When he regained consciousness and was able to carry on a conversation, the fisherman wrote a letter for him to his wife and had a young man take it to the small cottage in the depth of the Silesian Mountains. Grimez's wife returned to the fishing camp with the messenger.
The fisherman and his wife gave them the use of his cottage and stayed with a neighbor until the forester had recovered.
As Grimez lay on his sickbed, he thought of the wonderful way in which he had been rescued from death on the battlefield. His mind went back to the amazing way in which he, his wife, and aged grandmother had been protected the night the robber came into their home. With his wife's help, he came to understand that there really was a God in heaven who did answer prayers. It was not long before Grimez began to pray. By the time of his physical recovery, Grimez had had a spiritual restoration as well. He had become a Christian.
Finally, the time came for Grimez and his wife to go home. He met with the kind fisherman to tell him of his deep appreciation.
"I want to pay you for all you have done for me. I wish it were possible for me to give you as much as you have given me."
The fisherman refused to take one cent. He told Grimez that he could not take his money and that he was glad he could help.
Grimez insisted that he take the money. But, again, the fisherman refused.
"Actually," the fisherman said, as he looked the happy peaceful forester right in the eyes, "I wish there was some way I could give you as much as you have given me."
"What do you mean?" the puzzled woodsman asked. "What have I given you except lots of trouble?"
"Well, I have a great treasure of yours. I have wanted to return it to you somehow, but I was afraid that I might be detected and lose all I have gained here with these precious fishermen who took me into their homes and lives." Grimez and his wife stood speechless as the fisherman continued.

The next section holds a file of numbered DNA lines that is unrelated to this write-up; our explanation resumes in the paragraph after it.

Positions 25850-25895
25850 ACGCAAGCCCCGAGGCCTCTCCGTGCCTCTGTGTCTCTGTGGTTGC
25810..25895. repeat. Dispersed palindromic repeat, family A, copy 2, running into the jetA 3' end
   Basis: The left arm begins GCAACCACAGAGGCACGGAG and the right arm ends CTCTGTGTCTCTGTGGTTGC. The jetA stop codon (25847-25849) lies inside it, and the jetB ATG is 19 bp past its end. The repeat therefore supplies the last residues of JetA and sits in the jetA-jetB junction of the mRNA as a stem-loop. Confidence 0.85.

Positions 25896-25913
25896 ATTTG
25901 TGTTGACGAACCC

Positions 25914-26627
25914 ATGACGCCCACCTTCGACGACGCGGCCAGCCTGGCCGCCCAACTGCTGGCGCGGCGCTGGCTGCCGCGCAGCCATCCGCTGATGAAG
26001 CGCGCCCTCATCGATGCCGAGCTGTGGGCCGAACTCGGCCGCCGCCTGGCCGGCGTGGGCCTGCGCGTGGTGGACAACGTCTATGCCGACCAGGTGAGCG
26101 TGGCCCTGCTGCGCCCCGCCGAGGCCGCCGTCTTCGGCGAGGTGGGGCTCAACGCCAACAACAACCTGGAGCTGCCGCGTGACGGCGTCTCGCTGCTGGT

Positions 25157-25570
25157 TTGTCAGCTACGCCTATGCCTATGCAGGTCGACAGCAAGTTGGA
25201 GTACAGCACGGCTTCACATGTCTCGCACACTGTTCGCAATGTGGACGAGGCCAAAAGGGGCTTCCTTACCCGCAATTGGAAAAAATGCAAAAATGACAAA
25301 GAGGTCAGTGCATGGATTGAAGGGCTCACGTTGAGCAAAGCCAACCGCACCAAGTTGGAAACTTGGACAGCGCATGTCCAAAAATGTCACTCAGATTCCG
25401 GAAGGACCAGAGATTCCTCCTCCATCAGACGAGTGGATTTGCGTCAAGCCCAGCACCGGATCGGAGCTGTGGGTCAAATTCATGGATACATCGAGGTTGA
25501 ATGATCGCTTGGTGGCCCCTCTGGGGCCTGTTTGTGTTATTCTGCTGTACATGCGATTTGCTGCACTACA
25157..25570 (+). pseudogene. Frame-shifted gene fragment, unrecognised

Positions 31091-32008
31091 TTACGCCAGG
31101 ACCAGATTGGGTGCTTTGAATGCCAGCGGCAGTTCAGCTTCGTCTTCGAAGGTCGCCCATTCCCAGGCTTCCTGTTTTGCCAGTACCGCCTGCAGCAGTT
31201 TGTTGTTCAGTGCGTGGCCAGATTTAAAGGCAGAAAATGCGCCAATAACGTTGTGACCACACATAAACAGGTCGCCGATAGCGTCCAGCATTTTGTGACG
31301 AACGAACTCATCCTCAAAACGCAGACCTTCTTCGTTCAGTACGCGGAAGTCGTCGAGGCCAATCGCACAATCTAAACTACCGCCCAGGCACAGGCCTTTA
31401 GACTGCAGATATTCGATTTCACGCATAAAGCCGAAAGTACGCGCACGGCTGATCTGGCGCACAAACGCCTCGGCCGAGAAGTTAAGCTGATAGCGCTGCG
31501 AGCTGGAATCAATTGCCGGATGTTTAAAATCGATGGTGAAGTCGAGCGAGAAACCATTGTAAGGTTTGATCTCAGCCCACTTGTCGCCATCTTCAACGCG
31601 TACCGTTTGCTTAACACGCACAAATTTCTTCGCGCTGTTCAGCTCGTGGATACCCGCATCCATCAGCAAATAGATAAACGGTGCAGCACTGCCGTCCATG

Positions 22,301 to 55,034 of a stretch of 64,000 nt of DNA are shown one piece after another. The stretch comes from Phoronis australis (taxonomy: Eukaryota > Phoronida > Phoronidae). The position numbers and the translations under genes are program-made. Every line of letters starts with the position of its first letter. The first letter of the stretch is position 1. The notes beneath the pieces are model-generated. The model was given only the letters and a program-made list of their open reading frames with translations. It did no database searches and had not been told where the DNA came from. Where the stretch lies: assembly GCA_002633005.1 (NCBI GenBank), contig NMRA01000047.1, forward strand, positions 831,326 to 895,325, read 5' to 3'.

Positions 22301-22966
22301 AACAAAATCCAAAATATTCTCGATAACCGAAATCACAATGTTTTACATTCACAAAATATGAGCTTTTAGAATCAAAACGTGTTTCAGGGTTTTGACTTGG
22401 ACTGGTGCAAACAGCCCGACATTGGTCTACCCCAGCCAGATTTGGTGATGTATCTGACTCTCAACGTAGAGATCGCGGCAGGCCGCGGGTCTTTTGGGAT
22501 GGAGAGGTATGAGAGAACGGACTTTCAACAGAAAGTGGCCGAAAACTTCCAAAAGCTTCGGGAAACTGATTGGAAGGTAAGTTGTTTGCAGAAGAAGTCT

"I came here to this fishing village after spending several weeks reading in the woods. I know that you don't recognize me nor know what I am talking about. I am the one who was the leader of the gang of robbers who gave you so much trouble. When you caught my companions and had them put in jail, I swore I'd kill you. One night I crept into your home. It was just after dark. I hid under the high-backed couch in your sitting room, waiting for you to go to sleep.
"Against my will, I was forced to listen to the two women talk about your being out so late. I also had to listen to them read from the Bible those words from the seventy-first Psalm. It had a wonderful effect on me. Then, when they prayed for you, I was touched. But when they prayed for me, too, I was more affected. It was as if an unseen hand was laid on me, keeping me from doing what I had intended to do.
"All I wanted to do was get my hands on that book. So, I took it. Since I knew it cost a lot of money, I left my very expensive knife in its place.
"For weeks I kept it hidden in the woods near your home. I read it every minute I could. As I did, I saw what a great sinner I was, and what a great Saviour Jesus is. That same Saviour who pardoned the thief on the cross had mercy on me and received me into His kingdom.
"Then I left that part of the country and found employment here among these wonderful people. I met my wife here and began a new life as well. We have all we want in this world, and are blest with a hope for the next. And all this I owe to you."
And with that, he went into his house and came out with the large family Bible he had taken from the Grimez home.
"Grimez," he continued, "you trusted your dogs and your guns, but they could not have helped you any that night, nor did they help you on the battlefield. Nothing but God's Word saved you that night. And nothing but God saved you during the war. Don't thank me, but thank the merciful God who made use of His blessed Word to save both you and me. It was no coincidence that the One who allowed me to learn of Him, who protected you from my knife that night, and who kept you from dying on that battlefield, also allowed me to find you so all of us could have the hope of eternal life."